I have used sheets (from thrift store) king size if I can find them. No, I do not always use 100% cotton fabric nor thread. I have made quilts out of everything, from flannal to polyester and never had any problems. I have used clothing from deceased persons for the family. The sheets that I use are "good" used ones that I know have been washed many times. I believe in using what you have like the folks did many years ago. Maybe my quilts are not the "professional" kind, but the people I've given them to love them. In fact, both DWR quilts were made out of sheets (front and back) and my girls love them. I also only use low-loft polyester batting in them. They are light but warm. I have not had any problems machine quilting or hand quilting that batting. This is just my way of doing things and to each his own ideas. I have pictures of a lot of my quilts on this board if you would like to see them. Happy quilting....Mary

  10. #10
    Super Member raedar63's Avatar
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    I guess my quilts are not good enough to justify lots of money on the backing . I make mostly scrap quilts . I buy my USED sheets at various places and am pleased. I guess I really don't care if they last forever. Now IF I ever get good enought to make really nice quilts I would spend the extra cash on the backing :)

  11. #11
    Super Member mimom's Avatar
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    I have used sheets on two quilts and they still hold up strong. I made them for my boys who dont use top sheets on their beds. So I am keeping them warm and not using any extra money.

  12. #12
    Super Member Shelbie's Avatar
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    I use both cotton and flannel sheets on the backs of my machine quilted quilts all the time with absolutely no problems. I think it's strictly a matter of preference and end use. My quilts are made to be used and sometimes dragged off to camp, sleep-overs or college. The sheet backings stand up to repeated washings and I don't have so many $ invested that I cringe when I see how wet and muddy my son's quilt is after his camp-out on the May 24 weekend. On the polyester thread note, we had the Superior thread educator for all of Canada at our guild meeting last night and there is absolutely NO REASON not to use it in our quilts. Use thread your machine likes and CHANGE your needle every 8 hours or with every project.

  13. #13
    Super Member Shelbie's Avatar
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    As quilters we need to use the fabrics and threads we have to create warm wonderful quilts and not worry so much about what's on the back of our quilts. As my daughter often reminds me "Mom the baby won't care".

  14. #14
    Super Member justflyingin's Avatar
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    At least you are consistent. i was wondering the other day about why so many seem to use cotton/poly sheets when it seems like so many also will only use 100% cotton in the quilt itself.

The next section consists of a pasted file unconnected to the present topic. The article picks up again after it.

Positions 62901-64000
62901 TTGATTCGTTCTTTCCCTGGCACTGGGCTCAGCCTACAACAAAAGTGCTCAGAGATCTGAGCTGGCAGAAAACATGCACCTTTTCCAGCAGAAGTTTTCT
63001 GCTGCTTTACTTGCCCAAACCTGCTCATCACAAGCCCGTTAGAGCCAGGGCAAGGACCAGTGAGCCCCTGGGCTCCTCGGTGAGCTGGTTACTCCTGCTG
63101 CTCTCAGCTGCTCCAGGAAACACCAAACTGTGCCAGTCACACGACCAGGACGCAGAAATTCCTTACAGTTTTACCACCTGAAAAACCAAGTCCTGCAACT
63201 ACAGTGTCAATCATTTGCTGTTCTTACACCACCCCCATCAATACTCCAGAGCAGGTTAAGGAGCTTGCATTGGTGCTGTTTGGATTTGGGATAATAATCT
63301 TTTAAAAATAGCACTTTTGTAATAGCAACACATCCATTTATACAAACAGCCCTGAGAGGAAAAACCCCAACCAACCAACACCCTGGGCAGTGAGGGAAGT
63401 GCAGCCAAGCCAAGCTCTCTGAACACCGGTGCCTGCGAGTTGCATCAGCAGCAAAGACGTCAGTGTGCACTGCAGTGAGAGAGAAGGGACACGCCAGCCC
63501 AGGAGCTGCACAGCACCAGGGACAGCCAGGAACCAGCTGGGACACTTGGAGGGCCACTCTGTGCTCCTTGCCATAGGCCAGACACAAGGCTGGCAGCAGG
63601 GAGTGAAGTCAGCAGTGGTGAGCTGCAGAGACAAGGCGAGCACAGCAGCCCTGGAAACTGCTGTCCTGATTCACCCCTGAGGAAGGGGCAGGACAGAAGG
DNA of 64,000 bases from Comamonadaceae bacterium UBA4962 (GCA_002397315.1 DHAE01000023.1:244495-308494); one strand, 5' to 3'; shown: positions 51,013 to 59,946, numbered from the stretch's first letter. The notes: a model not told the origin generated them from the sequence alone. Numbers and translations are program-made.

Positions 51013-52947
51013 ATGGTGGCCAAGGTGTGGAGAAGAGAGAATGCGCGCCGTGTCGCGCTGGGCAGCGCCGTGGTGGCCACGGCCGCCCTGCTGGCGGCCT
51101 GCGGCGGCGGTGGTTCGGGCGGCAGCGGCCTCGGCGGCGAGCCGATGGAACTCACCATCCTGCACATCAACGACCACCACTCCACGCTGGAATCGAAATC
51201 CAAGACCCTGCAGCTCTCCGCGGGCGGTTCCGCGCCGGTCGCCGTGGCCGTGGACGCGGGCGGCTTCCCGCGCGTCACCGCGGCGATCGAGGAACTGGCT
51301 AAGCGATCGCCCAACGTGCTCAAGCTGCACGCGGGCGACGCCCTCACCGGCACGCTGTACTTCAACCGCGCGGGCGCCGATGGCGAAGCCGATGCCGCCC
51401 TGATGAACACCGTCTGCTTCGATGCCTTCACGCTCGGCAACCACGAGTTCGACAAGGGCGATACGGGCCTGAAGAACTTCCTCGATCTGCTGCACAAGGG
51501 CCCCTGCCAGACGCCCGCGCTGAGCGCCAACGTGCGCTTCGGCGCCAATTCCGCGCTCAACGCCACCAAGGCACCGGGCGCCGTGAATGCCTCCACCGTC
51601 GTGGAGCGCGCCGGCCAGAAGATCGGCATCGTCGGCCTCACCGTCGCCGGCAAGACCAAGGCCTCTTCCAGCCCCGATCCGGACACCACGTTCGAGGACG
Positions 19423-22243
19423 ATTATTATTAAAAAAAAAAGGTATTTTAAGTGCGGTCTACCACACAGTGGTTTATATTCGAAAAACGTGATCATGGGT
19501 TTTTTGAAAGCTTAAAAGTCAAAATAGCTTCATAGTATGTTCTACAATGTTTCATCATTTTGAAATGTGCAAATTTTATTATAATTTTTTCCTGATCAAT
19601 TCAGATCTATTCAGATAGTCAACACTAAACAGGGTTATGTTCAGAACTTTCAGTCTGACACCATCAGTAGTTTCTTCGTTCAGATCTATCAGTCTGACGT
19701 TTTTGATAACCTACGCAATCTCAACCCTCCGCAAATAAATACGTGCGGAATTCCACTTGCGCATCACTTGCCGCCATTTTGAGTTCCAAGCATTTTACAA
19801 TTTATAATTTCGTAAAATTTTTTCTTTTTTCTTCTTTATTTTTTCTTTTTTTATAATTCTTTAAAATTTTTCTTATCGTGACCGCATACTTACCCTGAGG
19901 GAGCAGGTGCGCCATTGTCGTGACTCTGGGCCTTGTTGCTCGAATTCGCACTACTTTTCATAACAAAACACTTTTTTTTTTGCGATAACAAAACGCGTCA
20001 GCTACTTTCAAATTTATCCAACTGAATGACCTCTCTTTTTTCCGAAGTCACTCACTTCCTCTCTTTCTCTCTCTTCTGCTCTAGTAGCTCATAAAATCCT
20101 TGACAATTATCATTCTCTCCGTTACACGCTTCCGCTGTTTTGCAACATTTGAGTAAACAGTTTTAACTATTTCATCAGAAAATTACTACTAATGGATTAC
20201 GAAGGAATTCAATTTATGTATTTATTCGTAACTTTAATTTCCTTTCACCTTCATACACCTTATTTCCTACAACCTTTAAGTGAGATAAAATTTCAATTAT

I am not a purist, so I don't mind using poly/cotton, esp. on my charity quilts to the poor. I figure if the quilt is used for 2-3 years, then that is good....so a poly/cotton sheet (used) is fine.

    But I also had some of the same thoughts about why people will spend all this time on the front and then use whatever on the back.

    Since I use "whatever I have" on the front as well, I do scrappy backs... :)

  15. #15
    Super Member gale's Avatar
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    Quote Originally Posted by feline fanatic
    Quote Originally Posted by echobluff
    reasons: 1 2) Using polyester thread when piecing/quilting cotton, the polyester filaments act like a knife and will cut cotton fibers...not something I want after everything that's gone into making a quilt to be loved/used.
    This is a myth and totally not true. So please do not continue to perpetuate this old wives tale.

    From Superior threads:

    Will polyester thread really tear the fabric in my quilt?

    Thread will not tear through a fabric solely due to its fiber content. If a thread ever tears through a fabric, it is because it won the strength contest. In a battle of heavy use and high stress placed on a quilt, the strongest component will always win. It is not accurate to say that a polyester thread is stronger than cotton. I have a spool of thread on my desk labeled 100% cotton quilting thread. It is a very well known brand, widely available, and is one of the top selling machine quilting and piecing threads. It is twice as strong as a comparable polyester thread. Although it isn't labeled as such, it is coated with a glaze which strengthens the cotton fibers and makes the thread rather wiry. In a strength test, it beats a comparable size poly, rayon, and metallic every time. In a heavily used quilt, this stiff, wiry cotton thread could do more damage than a soft polyester thread. And it is 100% cotton.